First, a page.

Frequently asked questions for employers

Pensions tax is a complex subject and the information set out in this document is intended to provide a concise summary of the new NHS Annual Allowance Policy 2019/20. If you have any questions about the annual allowance or how this scheme might affect your personal financial position you should consider advice available on HMRC, BSA and NHS Employers websites, and take independent financial advice.

These questions will be updated based on feedback from both staff and employers.

Last updated: 7 December 2019

Yes. Local employers will incur no net extra costs as a result of this policy. This commitment is supported by the Department of Health and Social Care and Government.

NHS England and NHS Improvement will provide employers with financial support to ensure they do not face additional costs as a result of these proposals, and implementation guidance to ensure the scheme does not impose additional administrative burdens.

We expect that NHS trusts and NHS foundation trusts will need to create a provision equal to the owed tax charge in 2019/20, which will be offset by a commitment from NHS England and the Government to fund the commitments as and when they arise. The provision and offsetting asset will increase year on year in line with the pension scheme growth and be released as commitments are met, i.e. as affected members retire under the rules of the NHS Pension Scheme.

Further guidance will be issued to assist organisations to calculate the required provision and to manage the ongoing liability. It is expected a local data collection exercise will be required by all affected entities in the first instance.

Medical and Dental General Practitioners (GPs and dentists) make a significant contribution to the resolution of the operational challenges facing the NHS during the winter period. We intend that the proposals will apply to GPs and dentists, although as the majority of GPs are members of the NHS pension scheme by virtue of holding contracts for the supply of NHS services (rather than as NHS employees), we will need to work through the detailed implementation mechanism with GPs, and their representative bodies.

Payments will typically not need to be made before 2021/22, and the mechanism will be set out before then, in conjunction with employers and trade unions.

The commitment will only apply to clinicians who:

  • are employed or engaged in a role that requires registration with an appropriate healthcare regulatory body, see: Professional Standards Authority – Which professions are regulated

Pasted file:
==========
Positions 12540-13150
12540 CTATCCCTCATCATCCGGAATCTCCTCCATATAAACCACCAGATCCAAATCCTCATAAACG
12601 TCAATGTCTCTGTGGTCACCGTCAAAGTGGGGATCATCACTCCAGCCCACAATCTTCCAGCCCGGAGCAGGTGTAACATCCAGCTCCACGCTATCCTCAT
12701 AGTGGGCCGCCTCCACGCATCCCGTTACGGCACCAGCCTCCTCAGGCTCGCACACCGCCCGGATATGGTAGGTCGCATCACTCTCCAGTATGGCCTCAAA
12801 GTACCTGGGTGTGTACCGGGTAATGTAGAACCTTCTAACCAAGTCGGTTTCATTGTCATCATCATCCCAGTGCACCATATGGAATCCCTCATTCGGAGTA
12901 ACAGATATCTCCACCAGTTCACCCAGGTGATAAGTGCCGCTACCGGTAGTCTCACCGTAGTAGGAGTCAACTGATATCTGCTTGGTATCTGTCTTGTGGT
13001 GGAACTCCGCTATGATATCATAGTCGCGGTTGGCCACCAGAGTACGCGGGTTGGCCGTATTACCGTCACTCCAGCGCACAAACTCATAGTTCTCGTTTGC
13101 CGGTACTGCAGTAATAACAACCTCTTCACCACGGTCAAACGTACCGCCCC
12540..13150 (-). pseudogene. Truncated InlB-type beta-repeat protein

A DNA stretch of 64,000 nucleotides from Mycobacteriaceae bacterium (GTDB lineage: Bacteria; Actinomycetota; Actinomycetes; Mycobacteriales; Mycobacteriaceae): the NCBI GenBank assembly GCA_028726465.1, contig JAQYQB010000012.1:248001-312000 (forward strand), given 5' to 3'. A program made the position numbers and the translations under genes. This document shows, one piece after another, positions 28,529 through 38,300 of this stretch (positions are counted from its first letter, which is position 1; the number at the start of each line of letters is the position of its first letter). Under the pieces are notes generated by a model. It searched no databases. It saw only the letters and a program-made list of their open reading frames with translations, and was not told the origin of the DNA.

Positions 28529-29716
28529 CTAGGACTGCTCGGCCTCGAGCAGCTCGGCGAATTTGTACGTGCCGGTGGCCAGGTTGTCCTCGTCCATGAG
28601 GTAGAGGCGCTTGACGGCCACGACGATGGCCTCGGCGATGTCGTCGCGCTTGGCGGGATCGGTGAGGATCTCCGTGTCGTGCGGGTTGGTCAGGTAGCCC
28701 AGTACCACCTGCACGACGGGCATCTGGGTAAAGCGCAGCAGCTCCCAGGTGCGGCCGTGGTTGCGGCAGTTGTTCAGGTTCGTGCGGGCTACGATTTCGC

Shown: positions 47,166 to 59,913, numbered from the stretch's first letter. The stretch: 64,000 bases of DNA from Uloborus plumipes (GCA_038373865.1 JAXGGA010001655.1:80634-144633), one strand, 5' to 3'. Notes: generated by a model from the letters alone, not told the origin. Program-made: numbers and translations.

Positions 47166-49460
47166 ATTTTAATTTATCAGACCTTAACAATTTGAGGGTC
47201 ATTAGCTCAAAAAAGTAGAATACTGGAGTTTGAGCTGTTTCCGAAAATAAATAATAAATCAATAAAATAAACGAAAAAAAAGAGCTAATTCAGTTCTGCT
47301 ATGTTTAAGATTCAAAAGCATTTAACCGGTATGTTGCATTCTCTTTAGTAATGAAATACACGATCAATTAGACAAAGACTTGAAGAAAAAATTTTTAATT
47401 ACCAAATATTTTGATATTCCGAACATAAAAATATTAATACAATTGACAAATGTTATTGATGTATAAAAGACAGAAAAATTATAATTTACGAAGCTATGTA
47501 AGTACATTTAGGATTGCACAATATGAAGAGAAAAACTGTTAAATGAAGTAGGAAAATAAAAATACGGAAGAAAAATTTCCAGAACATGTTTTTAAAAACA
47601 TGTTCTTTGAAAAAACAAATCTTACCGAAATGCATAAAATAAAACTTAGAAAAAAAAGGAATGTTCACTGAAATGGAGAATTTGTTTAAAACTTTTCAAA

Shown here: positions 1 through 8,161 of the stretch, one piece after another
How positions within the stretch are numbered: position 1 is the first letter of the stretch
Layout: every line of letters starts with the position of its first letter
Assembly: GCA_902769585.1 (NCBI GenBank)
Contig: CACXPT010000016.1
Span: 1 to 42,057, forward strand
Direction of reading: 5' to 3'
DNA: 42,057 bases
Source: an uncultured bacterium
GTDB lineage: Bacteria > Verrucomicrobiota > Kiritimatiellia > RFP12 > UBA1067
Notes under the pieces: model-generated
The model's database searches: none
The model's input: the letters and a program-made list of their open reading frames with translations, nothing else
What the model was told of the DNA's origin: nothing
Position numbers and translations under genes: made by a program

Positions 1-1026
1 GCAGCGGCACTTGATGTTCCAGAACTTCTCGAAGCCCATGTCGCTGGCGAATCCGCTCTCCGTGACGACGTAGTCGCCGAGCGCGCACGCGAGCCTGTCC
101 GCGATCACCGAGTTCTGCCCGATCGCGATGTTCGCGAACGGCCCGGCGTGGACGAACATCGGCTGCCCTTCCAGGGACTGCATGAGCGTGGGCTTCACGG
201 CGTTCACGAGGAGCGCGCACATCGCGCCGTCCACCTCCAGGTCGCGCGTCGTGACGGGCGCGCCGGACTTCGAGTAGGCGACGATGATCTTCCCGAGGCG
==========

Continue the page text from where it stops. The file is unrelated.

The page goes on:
• have a valid registration for the period of the “Scheme Pays” election
  • are members of the NHS pension scheme
  • receive a tax charge associated with breaching the annual allowance in 2019/20 in respect of their NHS pension scheme membership.

We expect local employers to verify these requirements for individuals as part of a slightly revised 2019/20 Scheme Pays election process.

Clinicians working for non NHS organisations would also be eligible providing they are delivering NHS services and meet the overall eligibility criteria, including being employed or engaged in a role that requires registration with an appropriate healthcare regulatory body and are a member of the NHS pension scheme.

As outlined in Dame Pauline Philip’s recent letter, all of the pension flexibilities set out in the NHS Employers guidance remain an important part of the range of measures necessary to support service delivery in 2019/20 and trusts that have not done so already should make immediate use of the flexibilities available.

These commitments are inherently long-term in nature and both the scale and timing of costs are uncertain. Costs will be spread over a large number of years, and the total amount that the NHS needs to pay will depend on a number of factors including:

  • the extent to which clinicians respond and take on additional work as a result of our commitment to mitigate any tax charge that may become due as a result of that additional work.
  • the point at which these clinicians retire.

These proposals will only apply to pensions annual allowance tax charges arising with respect to 2019/20 tax year.

The Government has conducted a consultation on a package of new proposals such as the introduction of a flexible accrual rate. As the NHS Pension Scheme is a statutory scheme, adopting any of the flexibilities outlined in this consultation would require legislation and significant amendments to pension administration and payroll systems. As such, they are not currently planned for implementation before April 2020.